Re-Locating the Sounds of the Western: 1st Edition (Hardback) book cover

Re-Locating the Sounds of the Western

1st Edition

Edited by Kendra Preston Leonard, Mariana Whitmer


150 pages | 35 B/W Illus.

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Hardback: 9781138571532
pub: 2018-08-21
eBook (VitalSource) : 9780203702703
pub: 2018-10-09
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Re-Locating the Sounds of the Western examines the use and function of musical tropes and gestures traditionally associated with the American Western in new and different contexts ranging from Elizabethan theater, contemporary drama, space opera and science fiction, Cold War era European filmmaking, and advertising. Each chapter focuses on a notable use of Western musical tropes, textures, instrumentation, form, and harmonic language, delving into the resonance of the music of the Western to cite bravura, machismo, colonisation, violence, gender roles and essentialism, exploration, and other concepts.

Table of Contents

1. "The Wild West meets the Wives of Windsor: Shakespeare and Music in the Mythological American West" (Kendra Preston Leonard) 2. "The Commodification of the Western Soundscape" (Mariana Whitmer) 3. "High-senberg Noon: Breaking Bad and the Sounds of the West" (Jeffrey Bullins) 4. "Reinterpreting the American Western in Ry Cooder’s Soundtrack to Paris, Texas (1984)" (Erin Bauer) 5."Sonic Markers of the Science Fiction Western" (S. Andrew Granade) 6. "'You Can’t Build an Empire Without Getting a Mite Unscrupulous': Music, Morality, and Cold War Criticism in Doctor Who’s ‘The Gunfighters’ (1966)" (Stanley C. Pelkey II) 7. "From the Old West to the New Future: Stoney Burke, The Outer Limits, and the Daystar Stock Music Library" (Reba A. Wissner) 8. "The Soundscape of the East German Indianerfilme" (Johanna Frances Yunker)

About the Editors

Kendra Preston Leonard is a musicologist and music theorist whose work focuses on women and music in the twentieth and twenty-first centuries and music and adaptations of Shakespeare. She is the author of five scholarly books and numerous book chapters and articles. Her work has appeared in Borrowers and Lenders, Cerae, The Journal of Historical Biography, The Journal of Musicological Research, and Current Musicology, among other journals and collections. She is the winner of many scholarly awards and prizes, including the 2017–2018 Rudolph Ganz Long-Term Fellowship at the Newberry Library. She is the Director of the Silent Film Sound and Music Archive.

Mariana Whitmer is Executive Director of the Society for American Music and adjunct faculty at West Virginia University and the University of Pittsburgh. She has published widely on music in the silent and classic Western, including Film Score Guides for Jerome Moross’s The Big Country (2012) and Elmer Bernstein’s The Magnificent Seven (2017). Her current book projects continue to focus on studies of classic Western film scores, including Scoring the Plains: Music in the Classic Hollywood Western and Dissonance Intended: the Western Film Scores of Max Steiner.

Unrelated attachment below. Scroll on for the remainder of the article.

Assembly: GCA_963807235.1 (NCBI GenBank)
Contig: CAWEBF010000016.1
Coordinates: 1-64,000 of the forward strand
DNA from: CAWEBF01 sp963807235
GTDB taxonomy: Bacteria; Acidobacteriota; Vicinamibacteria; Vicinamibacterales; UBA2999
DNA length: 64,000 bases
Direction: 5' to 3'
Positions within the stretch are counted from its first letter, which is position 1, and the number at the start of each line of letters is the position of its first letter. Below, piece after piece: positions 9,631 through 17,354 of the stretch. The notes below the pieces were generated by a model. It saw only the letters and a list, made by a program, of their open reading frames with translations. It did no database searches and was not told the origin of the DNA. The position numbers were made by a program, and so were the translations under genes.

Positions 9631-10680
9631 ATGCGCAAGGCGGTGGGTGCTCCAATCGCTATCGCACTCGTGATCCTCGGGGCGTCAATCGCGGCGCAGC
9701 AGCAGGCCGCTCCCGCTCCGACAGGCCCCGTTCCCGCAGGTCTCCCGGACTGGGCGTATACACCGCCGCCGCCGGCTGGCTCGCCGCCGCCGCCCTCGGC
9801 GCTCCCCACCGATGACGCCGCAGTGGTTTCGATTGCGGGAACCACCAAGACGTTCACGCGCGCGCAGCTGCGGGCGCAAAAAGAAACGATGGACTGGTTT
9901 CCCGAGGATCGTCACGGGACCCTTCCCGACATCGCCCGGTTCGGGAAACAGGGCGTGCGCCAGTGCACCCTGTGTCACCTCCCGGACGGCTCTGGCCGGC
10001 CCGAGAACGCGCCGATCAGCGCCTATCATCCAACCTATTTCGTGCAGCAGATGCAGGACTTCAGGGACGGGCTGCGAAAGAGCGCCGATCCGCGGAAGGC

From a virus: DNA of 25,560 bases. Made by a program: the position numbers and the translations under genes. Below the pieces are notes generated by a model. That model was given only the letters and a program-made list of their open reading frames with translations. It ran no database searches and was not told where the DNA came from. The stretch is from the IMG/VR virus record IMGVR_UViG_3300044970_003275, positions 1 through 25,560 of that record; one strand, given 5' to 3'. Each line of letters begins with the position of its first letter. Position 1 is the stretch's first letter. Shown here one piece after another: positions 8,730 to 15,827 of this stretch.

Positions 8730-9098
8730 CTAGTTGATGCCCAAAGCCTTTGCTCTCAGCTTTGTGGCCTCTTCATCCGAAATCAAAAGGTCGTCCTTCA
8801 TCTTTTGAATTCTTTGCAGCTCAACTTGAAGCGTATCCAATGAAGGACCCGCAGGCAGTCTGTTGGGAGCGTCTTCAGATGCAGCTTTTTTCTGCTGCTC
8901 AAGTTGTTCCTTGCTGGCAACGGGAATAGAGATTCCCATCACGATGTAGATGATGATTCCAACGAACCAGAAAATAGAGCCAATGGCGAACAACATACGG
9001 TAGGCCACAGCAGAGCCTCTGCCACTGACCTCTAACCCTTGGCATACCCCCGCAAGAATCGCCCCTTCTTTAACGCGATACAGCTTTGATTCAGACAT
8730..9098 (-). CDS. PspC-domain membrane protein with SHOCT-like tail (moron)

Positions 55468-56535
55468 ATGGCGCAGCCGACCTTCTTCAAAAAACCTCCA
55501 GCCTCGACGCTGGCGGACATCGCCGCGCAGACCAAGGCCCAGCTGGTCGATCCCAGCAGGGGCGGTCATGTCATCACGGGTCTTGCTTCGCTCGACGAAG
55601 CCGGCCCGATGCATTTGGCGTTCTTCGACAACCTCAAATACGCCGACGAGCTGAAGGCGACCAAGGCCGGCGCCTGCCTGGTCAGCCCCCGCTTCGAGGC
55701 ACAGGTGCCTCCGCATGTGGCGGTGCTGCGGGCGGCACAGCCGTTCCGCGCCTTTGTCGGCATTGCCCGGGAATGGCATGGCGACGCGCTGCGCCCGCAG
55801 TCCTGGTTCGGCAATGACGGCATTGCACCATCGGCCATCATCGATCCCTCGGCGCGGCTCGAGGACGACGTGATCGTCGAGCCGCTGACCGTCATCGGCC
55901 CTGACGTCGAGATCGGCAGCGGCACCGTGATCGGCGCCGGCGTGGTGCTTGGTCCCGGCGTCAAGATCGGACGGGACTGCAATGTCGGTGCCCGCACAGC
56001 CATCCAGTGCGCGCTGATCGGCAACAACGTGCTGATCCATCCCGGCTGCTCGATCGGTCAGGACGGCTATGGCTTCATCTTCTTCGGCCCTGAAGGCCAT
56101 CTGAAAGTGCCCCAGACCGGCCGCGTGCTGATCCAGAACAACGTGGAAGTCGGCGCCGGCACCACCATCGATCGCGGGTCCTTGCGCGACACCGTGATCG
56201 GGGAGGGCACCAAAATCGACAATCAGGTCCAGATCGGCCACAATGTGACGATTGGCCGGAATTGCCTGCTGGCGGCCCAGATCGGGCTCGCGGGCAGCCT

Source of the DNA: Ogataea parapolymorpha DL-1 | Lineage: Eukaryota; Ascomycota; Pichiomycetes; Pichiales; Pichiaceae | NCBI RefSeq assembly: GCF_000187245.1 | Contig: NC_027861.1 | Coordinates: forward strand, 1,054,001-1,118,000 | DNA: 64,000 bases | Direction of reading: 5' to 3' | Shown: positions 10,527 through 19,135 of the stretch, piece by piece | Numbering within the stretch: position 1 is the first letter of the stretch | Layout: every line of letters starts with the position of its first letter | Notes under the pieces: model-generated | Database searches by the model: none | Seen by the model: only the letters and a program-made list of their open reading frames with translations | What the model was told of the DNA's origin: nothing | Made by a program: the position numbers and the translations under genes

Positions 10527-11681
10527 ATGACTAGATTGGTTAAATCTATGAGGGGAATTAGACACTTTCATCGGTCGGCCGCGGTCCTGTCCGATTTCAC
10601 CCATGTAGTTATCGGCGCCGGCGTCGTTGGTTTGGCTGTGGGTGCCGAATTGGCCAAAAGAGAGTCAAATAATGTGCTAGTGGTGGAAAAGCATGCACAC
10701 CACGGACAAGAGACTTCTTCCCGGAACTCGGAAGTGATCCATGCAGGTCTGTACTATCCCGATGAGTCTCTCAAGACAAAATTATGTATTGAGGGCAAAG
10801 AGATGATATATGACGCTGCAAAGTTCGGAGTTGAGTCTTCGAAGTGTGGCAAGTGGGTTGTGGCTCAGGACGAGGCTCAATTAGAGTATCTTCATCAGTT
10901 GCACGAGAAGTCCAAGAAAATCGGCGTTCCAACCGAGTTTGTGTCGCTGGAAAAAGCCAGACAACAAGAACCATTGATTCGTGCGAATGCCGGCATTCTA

About the Series

Ashgate Screen Music Series

Ashgate Screen Music Series

The recent proliferation of research about music for film, television, video games, and the Internet—collectively called "screen music"—has resulted in a growing, diverse body of scholarly work that cuts across disciplinary divides, temporal partitions, and geographical boundaries. These studies nevertheless share a common dedication to advancing our understanding of how music interacts with moving images: supporting narrative, creating affect, suspending disbelief, and engaging audiences. The Ashgate Screen Music series dedicates itself to publishing such monographs and edited collections, which reflect the variety of topics and approaches adopted in current screen music scholarship while addressing specific encounters between music and moving images, regardless of medium, genre, time, or place. Our authors rely upon both ear and eye in coming to terms with the social, cultural, and historical meanings embedded within the audiovisual text. While maintaining the highest academic standards of peer-reviewed publication, series volumes also strive to speak to inquisitive readers in general, who wish to inform themselves about the subject under investigation. We hope that our readership will find the individual volumes in the Ashgate Screen Music series rewarding in and of themselves, and exemplary of how the varied themes and methods in screen music research of today can meaningfully and profitably intersect across increasingly porous boundaries.

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Subject Categories

BISAC Subject Codes/Headings:
MUSIC / General